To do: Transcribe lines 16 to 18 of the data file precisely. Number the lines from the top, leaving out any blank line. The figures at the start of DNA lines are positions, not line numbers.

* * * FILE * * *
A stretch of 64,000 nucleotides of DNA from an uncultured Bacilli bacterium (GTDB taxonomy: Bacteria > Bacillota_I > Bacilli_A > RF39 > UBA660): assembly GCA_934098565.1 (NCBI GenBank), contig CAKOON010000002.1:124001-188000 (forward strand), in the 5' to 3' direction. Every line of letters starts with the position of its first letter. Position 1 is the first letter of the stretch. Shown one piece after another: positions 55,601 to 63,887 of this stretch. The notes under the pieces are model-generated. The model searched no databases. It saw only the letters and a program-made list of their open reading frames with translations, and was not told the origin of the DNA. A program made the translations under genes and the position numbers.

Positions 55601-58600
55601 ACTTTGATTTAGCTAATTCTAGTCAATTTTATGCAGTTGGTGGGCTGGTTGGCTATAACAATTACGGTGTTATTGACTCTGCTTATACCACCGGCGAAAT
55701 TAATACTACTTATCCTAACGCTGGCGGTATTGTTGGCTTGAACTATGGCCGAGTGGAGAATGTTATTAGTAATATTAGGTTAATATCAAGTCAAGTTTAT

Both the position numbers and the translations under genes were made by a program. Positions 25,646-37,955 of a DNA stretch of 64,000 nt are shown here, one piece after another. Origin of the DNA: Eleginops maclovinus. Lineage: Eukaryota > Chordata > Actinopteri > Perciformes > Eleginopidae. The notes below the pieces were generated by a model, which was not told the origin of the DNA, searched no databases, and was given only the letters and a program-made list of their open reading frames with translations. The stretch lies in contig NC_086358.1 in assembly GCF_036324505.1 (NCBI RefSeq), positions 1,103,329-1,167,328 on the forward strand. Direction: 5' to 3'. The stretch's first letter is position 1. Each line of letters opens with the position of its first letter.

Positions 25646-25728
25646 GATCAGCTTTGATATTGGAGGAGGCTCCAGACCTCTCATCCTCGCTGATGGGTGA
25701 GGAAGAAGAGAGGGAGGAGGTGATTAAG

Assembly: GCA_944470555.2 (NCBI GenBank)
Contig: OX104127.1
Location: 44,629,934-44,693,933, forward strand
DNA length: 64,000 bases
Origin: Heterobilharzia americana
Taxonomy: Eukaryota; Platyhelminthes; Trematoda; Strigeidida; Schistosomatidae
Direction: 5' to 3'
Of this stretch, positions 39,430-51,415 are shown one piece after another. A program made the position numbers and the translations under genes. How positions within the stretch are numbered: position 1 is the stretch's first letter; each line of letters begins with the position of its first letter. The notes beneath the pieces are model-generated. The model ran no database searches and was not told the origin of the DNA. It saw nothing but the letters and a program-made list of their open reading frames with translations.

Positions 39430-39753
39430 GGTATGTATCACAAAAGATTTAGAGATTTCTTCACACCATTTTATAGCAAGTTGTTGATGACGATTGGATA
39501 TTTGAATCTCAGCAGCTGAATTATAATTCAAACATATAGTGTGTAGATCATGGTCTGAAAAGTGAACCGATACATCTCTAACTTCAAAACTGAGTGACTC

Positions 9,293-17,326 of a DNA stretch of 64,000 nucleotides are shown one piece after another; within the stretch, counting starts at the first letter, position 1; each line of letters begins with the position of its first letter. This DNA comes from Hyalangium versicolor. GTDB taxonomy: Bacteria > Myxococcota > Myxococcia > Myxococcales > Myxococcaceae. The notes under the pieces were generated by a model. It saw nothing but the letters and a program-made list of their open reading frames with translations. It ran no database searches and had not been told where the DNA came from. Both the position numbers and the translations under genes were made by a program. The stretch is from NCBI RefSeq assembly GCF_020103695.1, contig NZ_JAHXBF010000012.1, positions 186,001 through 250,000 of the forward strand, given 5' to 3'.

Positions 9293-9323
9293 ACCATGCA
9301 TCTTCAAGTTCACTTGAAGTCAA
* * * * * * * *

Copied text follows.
Of this stretch, positions 39,430-51,415 are shown one piece after another. A program made the position numbers and the translations under genes. How positions within the stretch are numbered: position 1 is the stretch's first letter; each line of letters begins with the position of its first letter. The notes beneath the pieces are model-generated. The model ran no database searches and was not told the origin of the DNA. It saw nothing but the letters and a program-made list of their open reading frames with translations.

Positions 39430-39753
39430 GGTATGTATCACAAAAGATTTAGAGATTTCTTCACACCATTTTATAGCAAGTTGTTGATGACGATTGGATA